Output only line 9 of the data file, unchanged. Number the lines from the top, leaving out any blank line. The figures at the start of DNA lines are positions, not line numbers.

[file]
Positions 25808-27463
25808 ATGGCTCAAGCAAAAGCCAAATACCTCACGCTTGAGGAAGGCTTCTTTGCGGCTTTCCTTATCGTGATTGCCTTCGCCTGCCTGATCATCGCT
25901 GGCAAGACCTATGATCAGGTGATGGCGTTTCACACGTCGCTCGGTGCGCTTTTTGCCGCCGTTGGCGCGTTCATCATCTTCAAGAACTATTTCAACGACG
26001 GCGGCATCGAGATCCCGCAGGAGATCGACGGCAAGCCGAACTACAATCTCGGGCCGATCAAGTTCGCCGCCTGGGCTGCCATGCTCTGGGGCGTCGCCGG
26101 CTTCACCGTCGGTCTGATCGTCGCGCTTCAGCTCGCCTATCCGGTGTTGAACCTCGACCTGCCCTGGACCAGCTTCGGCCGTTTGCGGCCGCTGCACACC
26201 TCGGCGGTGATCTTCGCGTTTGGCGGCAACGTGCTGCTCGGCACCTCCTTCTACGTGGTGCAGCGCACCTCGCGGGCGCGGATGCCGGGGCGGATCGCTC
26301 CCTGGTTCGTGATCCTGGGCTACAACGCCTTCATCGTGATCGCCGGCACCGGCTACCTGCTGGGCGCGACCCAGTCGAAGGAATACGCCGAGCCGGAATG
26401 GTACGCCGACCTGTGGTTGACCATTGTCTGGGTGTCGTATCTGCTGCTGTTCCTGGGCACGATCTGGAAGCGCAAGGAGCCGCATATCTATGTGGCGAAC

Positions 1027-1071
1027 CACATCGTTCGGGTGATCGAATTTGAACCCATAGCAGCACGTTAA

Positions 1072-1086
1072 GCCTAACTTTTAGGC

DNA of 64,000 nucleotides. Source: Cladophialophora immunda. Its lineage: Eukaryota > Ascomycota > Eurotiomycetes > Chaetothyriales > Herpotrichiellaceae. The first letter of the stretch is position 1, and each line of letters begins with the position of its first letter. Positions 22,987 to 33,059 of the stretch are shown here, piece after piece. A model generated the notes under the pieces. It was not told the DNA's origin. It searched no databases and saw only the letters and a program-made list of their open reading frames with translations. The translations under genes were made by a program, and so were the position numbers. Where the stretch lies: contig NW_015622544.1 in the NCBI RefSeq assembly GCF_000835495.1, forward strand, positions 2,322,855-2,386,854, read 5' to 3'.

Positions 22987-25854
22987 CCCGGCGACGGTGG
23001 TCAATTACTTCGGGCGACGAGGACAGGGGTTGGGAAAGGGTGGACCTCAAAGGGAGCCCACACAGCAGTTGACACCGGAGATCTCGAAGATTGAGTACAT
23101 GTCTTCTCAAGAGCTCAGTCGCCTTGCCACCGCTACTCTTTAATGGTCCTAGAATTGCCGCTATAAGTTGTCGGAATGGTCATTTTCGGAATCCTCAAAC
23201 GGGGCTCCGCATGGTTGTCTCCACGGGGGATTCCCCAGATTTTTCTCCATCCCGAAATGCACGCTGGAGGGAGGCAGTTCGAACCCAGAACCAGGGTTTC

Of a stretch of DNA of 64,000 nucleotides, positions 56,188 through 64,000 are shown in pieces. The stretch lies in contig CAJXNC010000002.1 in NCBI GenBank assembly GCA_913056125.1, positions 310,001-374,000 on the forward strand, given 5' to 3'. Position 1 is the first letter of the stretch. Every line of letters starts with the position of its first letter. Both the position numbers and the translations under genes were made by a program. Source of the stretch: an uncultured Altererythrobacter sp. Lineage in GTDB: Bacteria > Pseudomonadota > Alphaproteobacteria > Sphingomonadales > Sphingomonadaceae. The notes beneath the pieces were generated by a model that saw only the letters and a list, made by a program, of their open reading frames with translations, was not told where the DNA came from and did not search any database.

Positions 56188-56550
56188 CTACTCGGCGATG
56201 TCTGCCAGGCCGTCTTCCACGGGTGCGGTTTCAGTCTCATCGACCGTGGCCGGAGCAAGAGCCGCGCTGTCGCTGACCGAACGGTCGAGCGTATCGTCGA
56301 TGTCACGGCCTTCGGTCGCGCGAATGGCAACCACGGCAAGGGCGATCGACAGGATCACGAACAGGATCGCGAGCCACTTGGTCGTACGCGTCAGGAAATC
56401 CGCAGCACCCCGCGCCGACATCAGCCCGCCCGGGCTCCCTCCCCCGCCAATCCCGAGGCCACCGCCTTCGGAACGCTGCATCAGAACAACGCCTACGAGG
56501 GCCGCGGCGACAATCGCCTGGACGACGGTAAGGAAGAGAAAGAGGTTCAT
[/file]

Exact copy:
Positions 1027-1071